It was a near perfect showcase for our state at Saturday’s Kentucky Derby.
The weather was great. The second largest crowd in history turned out for a wide-open field of 20 horses, so competitive that the odds on nearly half of them were less than 15 to 1.
In the end, we were treated to a breathtaking performance by a Kentucky-bred horse named Barbaro, winning the race by the largest margin in 60 years, giving us hope, again, that this might be the first Triple Crown champion since Affirmed did it in 1978.
Indeed, it was a good day for Kentucky in the eyes of the nation.
But dark clouds continue to swirl over the future of horse racing in Kentucky. While our elected officials opt for political posturing over action, the gap widens between the haves (Churchill Downs and Keeneland) and the have-nots (Ellis Park and Turfway Park), and disasters (both natural and man-made) continue to plague our signature industry.
Unfortunately, any discussion of the problems facing thoroughbred racing in Kentucky seems to end up in an overly-heated argument about whether to embrace expanded gaming as the savior.
But regardless of where you stand on the issue (admittedly, I have mixed feelings on the subject), Kentucky’s thoroughbred industry is bleeding and needs help — with or without expanded gaming. That galloping sounding sound you hear is from the stampede of horses, trainers and owners who are finding more love in other states like — Delaware!
I am not making this up.
Thanks to Barbaro’s victory, we got an inside peek at one place where racing was once left for dead. Delaware’s very quiet resurgence has it poised to pass Kentucky into fourth place for highest average purses — the bread and butter for those who race.
Prior to last week’s Derby, there were plenty of stories in the Delaware newspapers about how Delaware Park has become a favorite for the nation’s top horses and horsemen. Barbaro won his first career race there last fall, and last year’s top horse, Afleet Alex, also got his start there. Recently, John Servis, trainer of 2004 Derby winner Smarty Jones, moved 40 horses to Delaware from his Philadelphia base.
However, most alarming was the recent decision by Larry Jones, a long-time top trainer at Ellis Park in Henderson, to move his entire stable of 40 horses from Kentucky to Delaware Park. Brian Elmore, Ellis Park’s general manager, sadly acknowledged to a local paper, “It’s hard to believe horses leave here now going to West Virginia and Delaware. That’s where you used to go if you were on your way down.”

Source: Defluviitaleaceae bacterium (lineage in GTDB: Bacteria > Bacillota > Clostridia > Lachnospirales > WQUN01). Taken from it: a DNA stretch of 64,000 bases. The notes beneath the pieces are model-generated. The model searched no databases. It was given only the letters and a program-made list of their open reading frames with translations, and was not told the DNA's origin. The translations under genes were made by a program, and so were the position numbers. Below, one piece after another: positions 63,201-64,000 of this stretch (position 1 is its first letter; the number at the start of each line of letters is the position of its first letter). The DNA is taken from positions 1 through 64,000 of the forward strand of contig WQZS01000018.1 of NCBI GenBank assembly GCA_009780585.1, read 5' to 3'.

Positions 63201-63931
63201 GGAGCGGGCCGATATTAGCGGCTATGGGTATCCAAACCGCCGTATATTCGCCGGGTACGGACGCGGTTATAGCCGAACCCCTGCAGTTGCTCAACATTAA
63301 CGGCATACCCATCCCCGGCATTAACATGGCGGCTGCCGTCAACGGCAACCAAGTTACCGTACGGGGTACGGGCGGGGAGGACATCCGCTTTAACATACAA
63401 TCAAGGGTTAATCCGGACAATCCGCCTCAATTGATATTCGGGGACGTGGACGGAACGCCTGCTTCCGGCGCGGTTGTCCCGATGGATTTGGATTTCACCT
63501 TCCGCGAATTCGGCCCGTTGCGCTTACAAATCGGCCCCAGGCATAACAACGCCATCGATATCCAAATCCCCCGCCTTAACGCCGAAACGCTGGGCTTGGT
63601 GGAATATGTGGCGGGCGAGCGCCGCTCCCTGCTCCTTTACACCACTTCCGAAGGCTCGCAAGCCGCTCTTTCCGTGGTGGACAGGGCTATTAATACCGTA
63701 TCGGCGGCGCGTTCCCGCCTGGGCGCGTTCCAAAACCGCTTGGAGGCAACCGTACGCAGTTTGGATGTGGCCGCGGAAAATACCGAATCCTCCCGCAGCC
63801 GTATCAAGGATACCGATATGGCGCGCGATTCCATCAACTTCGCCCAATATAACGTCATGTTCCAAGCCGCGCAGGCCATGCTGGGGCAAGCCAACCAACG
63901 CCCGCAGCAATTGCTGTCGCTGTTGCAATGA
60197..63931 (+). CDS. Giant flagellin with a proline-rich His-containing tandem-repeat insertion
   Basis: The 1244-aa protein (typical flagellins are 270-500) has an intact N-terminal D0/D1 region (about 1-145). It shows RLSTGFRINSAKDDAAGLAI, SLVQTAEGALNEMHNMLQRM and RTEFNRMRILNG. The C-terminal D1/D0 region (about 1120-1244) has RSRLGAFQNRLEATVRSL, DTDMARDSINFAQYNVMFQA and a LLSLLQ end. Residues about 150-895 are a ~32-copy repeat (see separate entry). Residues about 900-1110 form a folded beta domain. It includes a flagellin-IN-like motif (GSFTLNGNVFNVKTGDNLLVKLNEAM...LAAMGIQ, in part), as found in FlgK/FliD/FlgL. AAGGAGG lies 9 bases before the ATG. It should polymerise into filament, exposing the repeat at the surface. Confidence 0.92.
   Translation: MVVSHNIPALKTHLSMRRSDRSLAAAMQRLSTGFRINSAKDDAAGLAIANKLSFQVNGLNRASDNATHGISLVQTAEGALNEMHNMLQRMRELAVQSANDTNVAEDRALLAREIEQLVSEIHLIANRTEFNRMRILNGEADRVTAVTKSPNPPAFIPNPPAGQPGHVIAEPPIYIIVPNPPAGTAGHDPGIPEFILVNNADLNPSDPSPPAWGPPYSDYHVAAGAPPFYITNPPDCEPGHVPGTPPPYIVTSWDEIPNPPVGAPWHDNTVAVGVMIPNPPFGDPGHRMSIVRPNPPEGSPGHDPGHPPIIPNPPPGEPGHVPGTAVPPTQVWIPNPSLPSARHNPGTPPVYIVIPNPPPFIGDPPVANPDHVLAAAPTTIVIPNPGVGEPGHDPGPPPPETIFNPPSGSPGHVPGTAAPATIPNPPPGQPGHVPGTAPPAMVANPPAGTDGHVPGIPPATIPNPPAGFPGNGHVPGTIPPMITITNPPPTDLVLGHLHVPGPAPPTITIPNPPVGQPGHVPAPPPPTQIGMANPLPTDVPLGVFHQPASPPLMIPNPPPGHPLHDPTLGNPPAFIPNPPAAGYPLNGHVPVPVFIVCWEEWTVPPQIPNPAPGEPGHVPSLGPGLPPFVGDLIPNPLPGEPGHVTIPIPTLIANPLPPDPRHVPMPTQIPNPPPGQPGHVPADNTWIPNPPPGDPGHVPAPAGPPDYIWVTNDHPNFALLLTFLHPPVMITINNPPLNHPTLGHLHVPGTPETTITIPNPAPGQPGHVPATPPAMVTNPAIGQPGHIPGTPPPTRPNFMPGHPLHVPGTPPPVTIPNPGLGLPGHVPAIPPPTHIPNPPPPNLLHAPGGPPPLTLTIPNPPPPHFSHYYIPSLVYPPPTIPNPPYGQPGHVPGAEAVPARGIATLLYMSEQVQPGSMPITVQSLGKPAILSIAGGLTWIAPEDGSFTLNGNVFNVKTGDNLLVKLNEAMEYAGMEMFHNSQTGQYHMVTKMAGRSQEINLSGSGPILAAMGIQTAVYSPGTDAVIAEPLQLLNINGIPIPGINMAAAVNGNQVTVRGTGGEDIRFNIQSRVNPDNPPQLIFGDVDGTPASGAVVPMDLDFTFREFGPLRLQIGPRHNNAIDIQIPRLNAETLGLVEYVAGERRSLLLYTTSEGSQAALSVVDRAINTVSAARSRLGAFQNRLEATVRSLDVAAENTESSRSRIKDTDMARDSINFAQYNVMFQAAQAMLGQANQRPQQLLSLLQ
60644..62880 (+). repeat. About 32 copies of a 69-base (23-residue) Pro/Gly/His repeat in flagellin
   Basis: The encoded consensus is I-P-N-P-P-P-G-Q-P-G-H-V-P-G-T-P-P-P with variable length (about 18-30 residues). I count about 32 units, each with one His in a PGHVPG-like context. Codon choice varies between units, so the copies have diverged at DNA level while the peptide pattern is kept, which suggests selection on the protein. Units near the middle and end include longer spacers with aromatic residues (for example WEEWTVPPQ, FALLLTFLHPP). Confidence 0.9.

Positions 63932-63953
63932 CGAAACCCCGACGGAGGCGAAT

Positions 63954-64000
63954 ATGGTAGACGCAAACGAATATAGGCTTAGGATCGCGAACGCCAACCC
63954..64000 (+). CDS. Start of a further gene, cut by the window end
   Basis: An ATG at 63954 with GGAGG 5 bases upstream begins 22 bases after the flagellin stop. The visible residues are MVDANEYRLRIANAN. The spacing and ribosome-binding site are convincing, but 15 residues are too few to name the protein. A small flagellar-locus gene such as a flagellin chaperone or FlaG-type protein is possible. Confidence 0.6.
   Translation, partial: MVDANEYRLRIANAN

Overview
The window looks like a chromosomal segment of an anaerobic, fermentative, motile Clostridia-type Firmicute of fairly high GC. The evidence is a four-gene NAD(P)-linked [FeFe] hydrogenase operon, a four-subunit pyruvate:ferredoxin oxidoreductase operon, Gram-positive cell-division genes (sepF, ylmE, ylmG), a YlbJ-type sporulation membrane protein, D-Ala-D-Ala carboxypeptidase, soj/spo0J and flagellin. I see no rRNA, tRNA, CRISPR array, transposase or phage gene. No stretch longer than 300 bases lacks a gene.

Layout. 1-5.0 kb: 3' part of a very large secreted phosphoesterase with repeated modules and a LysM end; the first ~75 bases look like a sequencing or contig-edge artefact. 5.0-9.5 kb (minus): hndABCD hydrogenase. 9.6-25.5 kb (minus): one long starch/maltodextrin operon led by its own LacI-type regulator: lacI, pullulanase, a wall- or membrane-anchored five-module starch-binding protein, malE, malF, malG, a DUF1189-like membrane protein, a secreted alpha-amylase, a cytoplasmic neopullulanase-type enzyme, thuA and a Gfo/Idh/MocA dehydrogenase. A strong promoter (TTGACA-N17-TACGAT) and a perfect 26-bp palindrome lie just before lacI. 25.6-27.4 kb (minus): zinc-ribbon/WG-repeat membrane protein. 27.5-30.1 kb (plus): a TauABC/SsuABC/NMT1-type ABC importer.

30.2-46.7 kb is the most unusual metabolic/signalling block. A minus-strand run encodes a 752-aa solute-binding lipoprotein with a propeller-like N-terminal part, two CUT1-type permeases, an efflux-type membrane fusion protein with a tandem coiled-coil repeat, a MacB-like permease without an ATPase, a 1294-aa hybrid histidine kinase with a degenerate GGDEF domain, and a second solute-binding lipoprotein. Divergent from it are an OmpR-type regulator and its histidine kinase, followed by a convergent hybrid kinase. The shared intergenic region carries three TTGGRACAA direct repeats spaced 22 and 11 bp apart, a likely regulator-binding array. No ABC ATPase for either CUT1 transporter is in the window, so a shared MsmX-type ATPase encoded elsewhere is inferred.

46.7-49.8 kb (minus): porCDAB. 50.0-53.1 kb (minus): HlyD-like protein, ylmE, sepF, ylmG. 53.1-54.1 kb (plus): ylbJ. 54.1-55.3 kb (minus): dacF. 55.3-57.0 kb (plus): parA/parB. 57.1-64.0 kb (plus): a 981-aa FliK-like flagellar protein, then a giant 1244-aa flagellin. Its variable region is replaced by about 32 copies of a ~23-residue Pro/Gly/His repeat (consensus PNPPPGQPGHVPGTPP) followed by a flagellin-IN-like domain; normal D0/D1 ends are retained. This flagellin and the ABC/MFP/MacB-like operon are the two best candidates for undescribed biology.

But 84-year-old Ellis, which is owned by Churchill Downs, has suffered through a number of bad seasons financially, with many insiders believing it’s a matter of time before the track is closed.
Adding to Ellis’ problems, a tornado hit the track last November, destroying 10 of the track’s 38 barns and damaging 11 more. It also killed four horses, causing many to fear that Churchill Downs would finally shut it down. When Ellis agreed to a shortened meet, it was generally seen as a Band-Aid measure that will not keep the track from shutting down next year, leaving an unimaginable two-month gap in Kentucky’s year-round racing.
Northern Kentucky’s Turfway Park is also finding itself behind the eight-ball as it contends with the real possibility that an expanded-gaming amendment will find its way onto the November ballot in Ohio this year. If successful, that would instantly vault Cincinnati’s River Downs (by far an inferior product to date) into serious competition with Turfway in purse money, attracting better horses in the process.
And Churchill Downs must contend with the retirement of its longtime CEO Tom Meeker, who is leaving after 22 years at the helm. During his tenure, Meeker transformed Churchill Downs from a racetrack to a top-flight company and successfully completed a $121 million renovation to the track, while purchasing additional tracks in Chicago, Miami, New Orleans and Los Angeles.
If Barbaro continues his dominance for two more races, Kentucky will rightly and proudly flex its muscles to the thoroughbred world with the first Triple Crown winner in nearly 30 years.
But if Kentucky’s political leadership doesn’t get its collective act together soon, the industry bleeding will continue, and horsemen and trainers will reluctantly leave their Old Kentucky Home for greener pastures in places like — Delaware. Unbelievable.
Mark Nickolas is a former Democratic political consultant and publisher of Kentucky’s most widely read political blog, BluegrassReport.org, which recently won the 2005 Koufax Award for Best State or Local Blog in the country. Contact him at [email protected]